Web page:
In light of Thursday's post on the Civil War history of McLean, I thought readers might be interested in General George McClellan's take on the first skirmish in Lewinsville, Virginia on September 11, 1861. I recently came across this interesting telegram sent on the day of the battle by McClellan to President Lincoln, Secretary of War Simon Cameron, and General-in-Chief Winfield Scott:
Gen'l Smith made reconnaissance with two thousand men to Lewinsville, remained several hours & completed examination of the ground. When work was completed & the command had started back the enemy opened fire with shell, killing two men & wounding three.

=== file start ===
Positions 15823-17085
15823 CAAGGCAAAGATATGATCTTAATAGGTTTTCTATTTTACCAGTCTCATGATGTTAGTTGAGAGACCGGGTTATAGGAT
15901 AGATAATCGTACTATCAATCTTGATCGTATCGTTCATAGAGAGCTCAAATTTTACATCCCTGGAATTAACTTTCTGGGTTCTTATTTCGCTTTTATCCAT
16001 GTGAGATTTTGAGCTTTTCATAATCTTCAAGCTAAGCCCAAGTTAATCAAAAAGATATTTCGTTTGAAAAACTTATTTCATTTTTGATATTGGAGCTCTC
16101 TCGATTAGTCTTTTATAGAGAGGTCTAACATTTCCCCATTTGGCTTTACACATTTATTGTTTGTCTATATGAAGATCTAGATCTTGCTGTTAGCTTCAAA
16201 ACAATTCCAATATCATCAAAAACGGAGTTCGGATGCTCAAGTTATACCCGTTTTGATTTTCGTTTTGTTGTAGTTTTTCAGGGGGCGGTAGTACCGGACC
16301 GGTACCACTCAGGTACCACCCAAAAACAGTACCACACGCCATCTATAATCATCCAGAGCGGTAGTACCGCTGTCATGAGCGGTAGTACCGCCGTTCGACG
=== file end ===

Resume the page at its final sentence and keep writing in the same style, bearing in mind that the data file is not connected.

Griffin's battery silenced the enemy's battery.
Our men then came back in perfect order & excellent spirits. They behaved most admirably under fire.
We shall have no more Bull Run affairs.
Interesting how McClellan reacted to this small skirmish. After the utter defeat of First Bull Run, it is not surprising that the commanding general was looking for any way to reassure himself and his superiors that the Army of Potomac was capable of something. And the concluding line is classic -- a boastful promise to McClellan's bosses that he will not let them down. Before long, he would be in trouble for moving too slowly. As Lincoln once quipped, if McClellan wasn't going to use his army, he would like to borrow it for a time. It's easy to have no more Bull Runs when you are paralyzed by inaction!